Minecraft Steve joins the battle


Creative Commons

Steve finally joins the fight in the new Super Smash Bros. Ultimate DLC.

A Nintendo Direct was released last month with the promise of the next DLC reveal for Super Smash Bros. Ultimate. Gamers around the world were on the edge of their seats watching the reveal trailer and were given an amazing and somewhat unbelievable message: “Steve Rocks the Block!”

The newest DLC character for Super Smash Bros. Ultimate was recently released. Steve, from the world’s best selling game Minecraft, was revealed to raucous applause. Gamers worldwide greeted Steve into the Smash Bros. series with open arms.

Steve has been a long-awaited addition to Smash Bros. for a while now. Fans of the games have wanted him to join the fight since around Super Smash Bros. Brawl, even going so far as to mod him into the game as a color variation to characters similar to him, such as Link. The mods truly don’t stack up to the real thing, though.

The moveset Steve was given in Smash Bros. is pure genius. The primary gimmick of Steve’s moveset is resource gathering. Steve has the ability to mine whatever is under him, giving him various resources that he can use to craft things like weapons, anvils and rails. Mining is as essential here as it is in Minecraft as your weapons can, and will, break. If you don’t mine, you won’t get anywhere.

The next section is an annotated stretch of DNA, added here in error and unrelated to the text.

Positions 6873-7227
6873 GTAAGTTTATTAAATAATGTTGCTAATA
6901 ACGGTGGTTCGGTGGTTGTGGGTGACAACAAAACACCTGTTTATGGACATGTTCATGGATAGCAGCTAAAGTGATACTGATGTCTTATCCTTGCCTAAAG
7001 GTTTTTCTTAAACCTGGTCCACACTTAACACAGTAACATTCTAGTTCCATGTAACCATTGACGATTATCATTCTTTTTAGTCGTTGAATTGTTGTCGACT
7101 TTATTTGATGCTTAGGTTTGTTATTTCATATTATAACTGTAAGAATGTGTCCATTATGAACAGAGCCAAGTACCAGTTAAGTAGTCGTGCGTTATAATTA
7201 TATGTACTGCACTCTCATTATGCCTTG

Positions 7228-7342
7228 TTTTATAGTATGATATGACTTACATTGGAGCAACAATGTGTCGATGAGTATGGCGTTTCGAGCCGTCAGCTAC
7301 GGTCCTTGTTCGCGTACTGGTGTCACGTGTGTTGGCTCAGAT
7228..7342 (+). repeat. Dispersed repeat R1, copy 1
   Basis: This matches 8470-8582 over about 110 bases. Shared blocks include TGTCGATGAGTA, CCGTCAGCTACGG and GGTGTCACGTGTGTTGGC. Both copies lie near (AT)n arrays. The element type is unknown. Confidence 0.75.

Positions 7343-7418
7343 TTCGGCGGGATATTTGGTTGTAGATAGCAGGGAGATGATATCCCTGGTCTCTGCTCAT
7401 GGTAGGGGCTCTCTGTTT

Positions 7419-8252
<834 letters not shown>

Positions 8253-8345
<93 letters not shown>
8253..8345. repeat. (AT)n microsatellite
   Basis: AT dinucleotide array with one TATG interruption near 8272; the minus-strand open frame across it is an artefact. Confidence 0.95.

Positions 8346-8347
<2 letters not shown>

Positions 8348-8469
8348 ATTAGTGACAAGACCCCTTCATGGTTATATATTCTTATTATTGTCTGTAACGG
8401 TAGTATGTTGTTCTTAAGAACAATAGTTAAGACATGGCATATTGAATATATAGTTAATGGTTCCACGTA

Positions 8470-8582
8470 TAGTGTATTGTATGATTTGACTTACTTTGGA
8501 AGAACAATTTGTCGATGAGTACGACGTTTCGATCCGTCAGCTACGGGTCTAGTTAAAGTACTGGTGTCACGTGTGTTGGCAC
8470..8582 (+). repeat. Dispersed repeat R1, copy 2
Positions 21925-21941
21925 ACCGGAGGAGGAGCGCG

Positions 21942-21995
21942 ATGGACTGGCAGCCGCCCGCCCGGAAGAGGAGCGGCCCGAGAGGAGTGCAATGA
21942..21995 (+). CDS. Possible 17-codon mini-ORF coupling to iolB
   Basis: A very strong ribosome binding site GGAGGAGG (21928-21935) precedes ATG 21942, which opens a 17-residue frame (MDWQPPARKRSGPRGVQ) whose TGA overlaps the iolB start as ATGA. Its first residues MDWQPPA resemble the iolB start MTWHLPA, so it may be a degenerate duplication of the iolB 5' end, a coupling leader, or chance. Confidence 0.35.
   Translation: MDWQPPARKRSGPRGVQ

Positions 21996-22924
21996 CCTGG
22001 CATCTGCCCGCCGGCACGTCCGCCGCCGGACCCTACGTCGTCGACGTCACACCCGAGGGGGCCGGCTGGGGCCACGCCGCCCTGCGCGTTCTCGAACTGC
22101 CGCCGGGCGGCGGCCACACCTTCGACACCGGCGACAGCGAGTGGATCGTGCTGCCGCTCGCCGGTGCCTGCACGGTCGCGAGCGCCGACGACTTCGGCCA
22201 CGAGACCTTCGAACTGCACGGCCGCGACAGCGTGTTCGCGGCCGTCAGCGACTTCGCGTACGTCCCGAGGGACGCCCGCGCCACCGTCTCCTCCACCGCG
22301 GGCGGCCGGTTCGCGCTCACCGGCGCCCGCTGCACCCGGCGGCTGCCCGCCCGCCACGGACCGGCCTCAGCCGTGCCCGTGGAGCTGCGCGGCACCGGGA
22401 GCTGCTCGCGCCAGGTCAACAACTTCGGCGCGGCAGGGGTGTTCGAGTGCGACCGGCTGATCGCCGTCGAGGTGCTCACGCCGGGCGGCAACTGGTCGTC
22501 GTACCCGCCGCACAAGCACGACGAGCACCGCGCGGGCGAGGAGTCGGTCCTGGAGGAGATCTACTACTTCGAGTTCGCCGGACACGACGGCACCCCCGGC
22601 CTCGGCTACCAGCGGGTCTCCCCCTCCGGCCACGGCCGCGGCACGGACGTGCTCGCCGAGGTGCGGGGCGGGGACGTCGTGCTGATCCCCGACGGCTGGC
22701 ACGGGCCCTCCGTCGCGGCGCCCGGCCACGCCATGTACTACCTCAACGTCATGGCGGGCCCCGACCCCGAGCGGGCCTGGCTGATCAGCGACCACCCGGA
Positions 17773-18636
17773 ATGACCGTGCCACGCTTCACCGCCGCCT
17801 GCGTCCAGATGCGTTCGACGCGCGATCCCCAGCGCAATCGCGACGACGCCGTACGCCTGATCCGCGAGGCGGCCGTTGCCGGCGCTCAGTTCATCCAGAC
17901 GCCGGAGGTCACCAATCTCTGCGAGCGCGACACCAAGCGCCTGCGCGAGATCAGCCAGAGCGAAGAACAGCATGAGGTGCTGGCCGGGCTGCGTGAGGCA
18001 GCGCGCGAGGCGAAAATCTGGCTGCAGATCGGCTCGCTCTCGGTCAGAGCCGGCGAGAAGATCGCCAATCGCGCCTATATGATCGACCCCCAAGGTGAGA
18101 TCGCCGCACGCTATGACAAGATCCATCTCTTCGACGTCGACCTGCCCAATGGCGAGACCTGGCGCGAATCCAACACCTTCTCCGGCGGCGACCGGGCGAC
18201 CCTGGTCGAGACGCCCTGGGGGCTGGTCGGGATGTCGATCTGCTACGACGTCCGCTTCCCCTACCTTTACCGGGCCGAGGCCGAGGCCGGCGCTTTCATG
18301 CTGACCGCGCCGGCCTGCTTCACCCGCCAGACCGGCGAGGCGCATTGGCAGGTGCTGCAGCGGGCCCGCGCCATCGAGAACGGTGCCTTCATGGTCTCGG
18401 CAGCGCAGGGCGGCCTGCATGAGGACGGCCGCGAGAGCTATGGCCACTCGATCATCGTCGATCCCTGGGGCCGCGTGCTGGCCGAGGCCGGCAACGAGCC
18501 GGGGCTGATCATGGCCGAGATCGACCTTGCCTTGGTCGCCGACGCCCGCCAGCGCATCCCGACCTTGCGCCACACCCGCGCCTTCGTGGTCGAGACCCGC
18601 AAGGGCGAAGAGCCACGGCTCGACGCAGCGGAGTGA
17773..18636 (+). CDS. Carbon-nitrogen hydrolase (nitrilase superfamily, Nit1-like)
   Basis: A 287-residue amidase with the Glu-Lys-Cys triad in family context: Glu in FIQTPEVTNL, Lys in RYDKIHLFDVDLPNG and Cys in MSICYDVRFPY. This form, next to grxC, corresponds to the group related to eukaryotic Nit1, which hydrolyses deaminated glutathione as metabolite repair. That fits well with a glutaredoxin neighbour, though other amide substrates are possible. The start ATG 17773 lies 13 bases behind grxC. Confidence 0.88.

In terms of weapons, Steve has the whole set. Everything from wood to diamond is included in the game, and each of the weapons has varying degrees of effectiveness. For the most part, they just deal more damage the better the material is. It’s a different case with gold tools, though. Gold tools have unique properties in that they allow you to attack much faster than normal, but they tend to break a lot faster and also deal less damage. I’d recommend you save the gold for powered rails.

Masahiro Sakurai did a phenomenal job of implementing so many different mechanics of Minecraft into Smash Bros; the mining, the crafting, the building, even going as far as to include Steve’s canonical jump height and adding in the mannerisms of the game’s players. The process of taking a character from an entirely 3-dimensional realm and creativity-based medium into a 2.5-dimensional game that’s extremely restricting compared to the source material and still manages to make it fun must’ve been grueling work, so kudos to him.